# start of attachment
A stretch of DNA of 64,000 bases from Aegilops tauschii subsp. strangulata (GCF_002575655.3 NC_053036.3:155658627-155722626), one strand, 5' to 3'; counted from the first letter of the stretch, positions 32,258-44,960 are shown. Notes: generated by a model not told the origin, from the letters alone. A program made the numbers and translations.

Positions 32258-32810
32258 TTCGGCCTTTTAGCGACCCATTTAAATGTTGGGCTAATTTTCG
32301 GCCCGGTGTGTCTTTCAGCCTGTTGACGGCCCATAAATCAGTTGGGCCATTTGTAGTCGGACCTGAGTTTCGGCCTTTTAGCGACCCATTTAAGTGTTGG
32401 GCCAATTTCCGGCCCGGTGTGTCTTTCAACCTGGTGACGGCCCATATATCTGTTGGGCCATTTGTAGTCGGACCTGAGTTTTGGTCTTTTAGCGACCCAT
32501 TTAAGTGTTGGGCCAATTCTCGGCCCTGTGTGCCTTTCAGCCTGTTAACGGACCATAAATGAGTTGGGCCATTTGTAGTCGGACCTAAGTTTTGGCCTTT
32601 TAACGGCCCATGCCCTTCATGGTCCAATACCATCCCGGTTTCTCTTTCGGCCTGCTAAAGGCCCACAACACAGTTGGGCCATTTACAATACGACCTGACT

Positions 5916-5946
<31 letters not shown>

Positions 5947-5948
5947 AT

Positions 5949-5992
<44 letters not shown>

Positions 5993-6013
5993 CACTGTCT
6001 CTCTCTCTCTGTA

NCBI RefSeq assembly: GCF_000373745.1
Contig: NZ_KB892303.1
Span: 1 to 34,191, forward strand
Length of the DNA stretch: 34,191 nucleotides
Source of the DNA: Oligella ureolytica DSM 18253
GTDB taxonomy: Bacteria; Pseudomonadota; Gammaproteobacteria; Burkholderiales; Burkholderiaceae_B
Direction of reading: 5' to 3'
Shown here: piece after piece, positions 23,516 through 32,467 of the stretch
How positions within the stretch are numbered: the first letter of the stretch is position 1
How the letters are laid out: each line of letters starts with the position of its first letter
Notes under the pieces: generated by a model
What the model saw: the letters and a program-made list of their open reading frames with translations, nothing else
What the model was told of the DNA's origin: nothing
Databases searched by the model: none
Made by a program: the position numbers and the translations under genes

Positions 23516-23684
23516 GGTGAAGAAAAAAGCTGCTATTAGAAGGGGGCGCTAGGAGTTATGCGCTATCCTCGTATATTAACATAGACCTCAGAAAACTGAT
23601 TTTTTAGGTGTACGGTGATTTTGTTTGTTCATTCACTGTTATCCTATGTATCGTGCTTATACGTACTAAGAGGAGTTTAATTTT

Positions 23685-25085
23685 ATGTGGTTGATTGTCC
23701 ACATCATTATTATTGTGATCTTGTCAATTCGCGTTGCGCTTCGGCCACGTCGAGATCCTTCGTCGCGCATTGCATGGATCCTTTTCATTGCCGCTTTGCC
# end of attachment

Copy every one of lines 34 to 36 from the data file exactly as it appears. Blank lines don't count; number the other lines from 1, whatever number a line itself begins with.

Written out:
23601 TTTTTAGGTGTACGGTGATTTTGTTTGTTCATTCACTGTTATCCTATGTATCGTGCTTATACGTACTAAGAGGAGTTTAATTTT

Positions 23685-25085
23685 ATGTGGTTGATTGTCC